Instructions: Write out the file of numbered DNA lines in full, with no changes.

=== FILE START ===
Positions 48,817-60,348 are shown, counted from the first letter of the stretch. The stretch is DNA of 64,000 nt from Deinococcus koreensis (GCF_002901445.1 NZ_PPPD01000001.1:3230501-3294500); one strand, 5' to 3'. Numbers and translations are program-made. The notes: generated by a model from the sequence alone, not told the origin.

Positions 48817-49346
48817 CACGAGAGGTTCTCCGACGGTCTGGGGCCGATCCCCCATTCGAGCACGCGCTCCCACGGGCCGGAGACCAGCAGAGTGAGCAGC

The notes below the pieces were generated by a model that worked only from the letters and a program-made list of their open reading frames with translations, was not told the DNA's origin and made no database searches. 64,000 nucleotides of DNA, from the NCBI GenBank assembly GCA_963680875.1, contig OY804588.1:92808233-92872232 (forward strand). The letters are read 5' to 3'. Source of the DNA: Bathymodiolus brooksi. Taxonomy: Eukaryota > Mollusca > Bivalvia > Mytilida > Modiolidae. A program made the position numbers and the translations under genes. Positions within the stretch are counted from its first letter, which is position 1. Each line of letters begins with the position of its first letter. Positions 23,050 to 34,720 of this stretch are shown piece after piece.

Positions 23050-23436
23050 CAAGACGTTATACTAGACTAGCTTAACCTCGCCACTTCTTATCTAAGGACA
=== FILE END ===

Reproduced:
Positions 48,817-60,348 are shown, counted from the first letter of the stretch. The stretch is DNA of 64,000 nt from Deinococcus koreensis (GCF_002901445.1 NZ_PPPD01000001.1:3230501-3294500); one strand, 5' to 3'. Numbers and translations are program-made. The notes: generated by a model from the sequence alone, not told the origin.

Positions 48817-49346
48817 CACGAGAGGTTCTCCGACGGTCTGGGGCCGATCCCCCATTCGAGCACGCGCTCCCACGGGCCGGAGACCAGCAGAGTGAGCAGC

The notes below the pieces were generated by a model that worked only from the letters and a program-made list of their open reading frames with translations, was not told the DNA's origin and made no database searches. 64,000 nucleotides of DNA, from the NCBI GenBank assembly GCA_963680875.1, contig OY804588.1:92808233-92872232 (forward strand). The letters are read 5' to 3'. Source of the DNA: Bathymodiolus brooksi. Taxonomy: Eukaryota > Mollusca > Bivalvia > Mytilida > Modiolidae. A program made the position numbers and the translations under genes. Positions within the stretch are counted from its first letter, which is position 1. Each line of letters begins with the position of its first letter. Positions 23,050 to 34,720 of this stretch are shown piece after piece.

Positions 23050-23436
23050 CAAGACGTTATACTAGACTAGCTTAACCTCGCCACTTCTTATCTAAGGACA